At the same time, scientists and doctors were figuring out that good personal hygiene could help prevent the spread of disease. This sentiment can be seen in a statement made by the New York Tenement House Committee in 1894:
“Cleanliness is the watchword of sanitary science and the keynote of the modern advice aseptic surgery. If it apply to the street, the yard, the cellar,the house and the environment of men it most certainly should apply to the individual.”
Already popular in Europe, the movement prompted a few American cities such as New York, Philadelphia, and Baltimore to build public bath houses in the early 1890′s. Encouraged by the initial success and high attendance rates, the public bath movement quickly spread to other American cities. In St. Louis, the progressive mayor Rolla Wells campaigned for several bath houses to be built throughout the city. Despite his support, it would be several years before St. Louis joined the movement. Forty American cities had operational public baths before St. Louis opened its first.
That day came in August 1907, when Public Bath House No. 1 opened near the intersection of Carr and 10th in north St. Louis city. Over the next thirty years, St. Louis would build five more.
Public Bath House No. 1 contained forty-one showers and one tub bath for men. Strictly divided by separate entrances, the women’s side of the bathhouse had fifteen showers and two tubs. Using the baths were free, but soap and a towel could be rented for one cent if a visitor did not bring their own. Modest bathers could even rent a bathing suit if they so desired.
Inside the bathhouse, an attendant sat behind a booth and issued numbered tickets to people as they entered and waited in line. When their number was called, the visitor would walk down a corridor to a cubicle that was divided in two. One side contained a dressing area with clothing storage. The other side contained the shower. Although a time limit existed only during high volume hours, the attendant on duty had full control off water usage and water temperature.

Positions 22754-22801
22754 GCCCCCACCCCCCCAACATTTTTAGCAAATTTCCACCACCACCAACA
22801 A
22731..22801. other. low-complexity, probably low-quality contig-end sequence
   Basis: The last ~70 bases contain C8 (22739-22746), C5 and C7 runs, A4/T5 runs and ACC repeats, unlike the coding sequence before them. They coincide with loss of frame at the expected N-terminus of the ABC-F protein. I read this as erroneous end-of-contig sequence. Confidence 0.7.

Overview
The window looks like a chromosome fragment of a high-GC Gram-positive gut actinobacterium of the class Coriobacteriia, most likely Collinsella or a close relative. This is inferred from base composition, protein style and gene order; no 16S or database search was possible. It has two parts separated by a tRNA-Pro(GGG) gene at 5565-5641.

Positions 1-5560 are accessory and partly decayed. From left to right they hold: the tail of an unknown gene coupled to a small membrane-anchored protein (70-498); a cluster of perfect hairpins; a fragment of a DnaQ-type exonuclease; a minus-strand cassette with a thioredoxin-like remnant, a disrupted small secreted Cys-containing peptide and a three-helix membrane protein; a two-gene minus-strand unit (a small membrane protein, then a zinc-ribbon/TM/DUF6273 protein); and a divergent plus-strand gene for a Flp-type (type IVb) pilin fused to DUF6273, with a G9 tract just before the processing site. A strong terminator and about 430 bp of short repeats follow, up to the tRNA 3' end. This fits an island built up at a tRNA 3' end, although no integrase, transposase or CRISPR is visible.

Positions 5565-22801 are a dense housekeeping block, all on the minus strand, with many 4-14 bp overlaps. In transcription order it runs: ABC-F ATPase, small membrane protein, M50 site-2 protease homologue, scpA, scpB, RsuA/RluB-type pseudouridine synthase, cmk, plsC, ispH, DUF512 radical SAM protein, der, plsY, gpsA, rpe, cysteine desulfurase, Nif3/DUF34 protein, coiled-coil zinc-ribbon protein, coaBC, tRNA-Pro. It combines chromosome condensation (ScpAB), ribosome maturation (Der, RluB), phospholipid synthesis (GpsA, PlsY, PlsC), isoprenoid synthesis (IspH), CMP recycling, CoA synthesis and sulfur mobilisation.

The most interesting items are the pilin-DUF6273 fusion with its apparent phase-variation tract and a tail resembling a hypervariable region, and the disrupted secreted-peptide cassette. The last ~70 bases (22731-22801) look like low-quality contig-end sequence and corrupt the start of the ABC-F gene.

Public Bath House No. 1 was an immediate success. Sixty-nine thousand people visited in the first year alone. By 1915, that number rose to nearly 500,000. Two years later in 1909, Public Bath House No. 2 opened in the Soulard neighborhood. In No.2′s first year of operation, an astounding 238,000 patrons visited the south city bath. Over the next few years, that number would triple.
Unexpectedly, the bath houses became social centers. While queued to get clean, St. Louisans used the locations as a place to socialize with friends and neighbors. The bath houses were considered safe, clean, and pleasant to use. Due to the cavernous echos created by ceramic tile, local newspapers reported prolific singing and choir boys practicing hymns. However, not everyone considered the constant melodies to be music to their ears. In 1951, bath house attendants bitterly complained that the endless renditions of The Weavers’ popular hit, Goodnight Irene, were driving them crazy.
Saturdays were the busiest days, but the early hours of Sunday is when the bath house lines were longest. Following the sentiment that “Cleanliness was next to Godliness”, many St. Louisans made sure get clean before heading off to church.
Additional bath houses continued to be constructed in densely populated neighborhoods. In 1910, Public Bath House No. 3 opened just twelve blocks west of bath house Bath House No. 1. That same year, Public Bath House No 4 opened at 3600 Lucas. When St. Louis passed a segregation ordinance in 1916, Bath No. 4 had the distinction of becoming the first segregated bath house in St. Louis. In 1932, a second segregated bath, Public Bath House No. 5, opened at the intersection of Jefferson and Adams.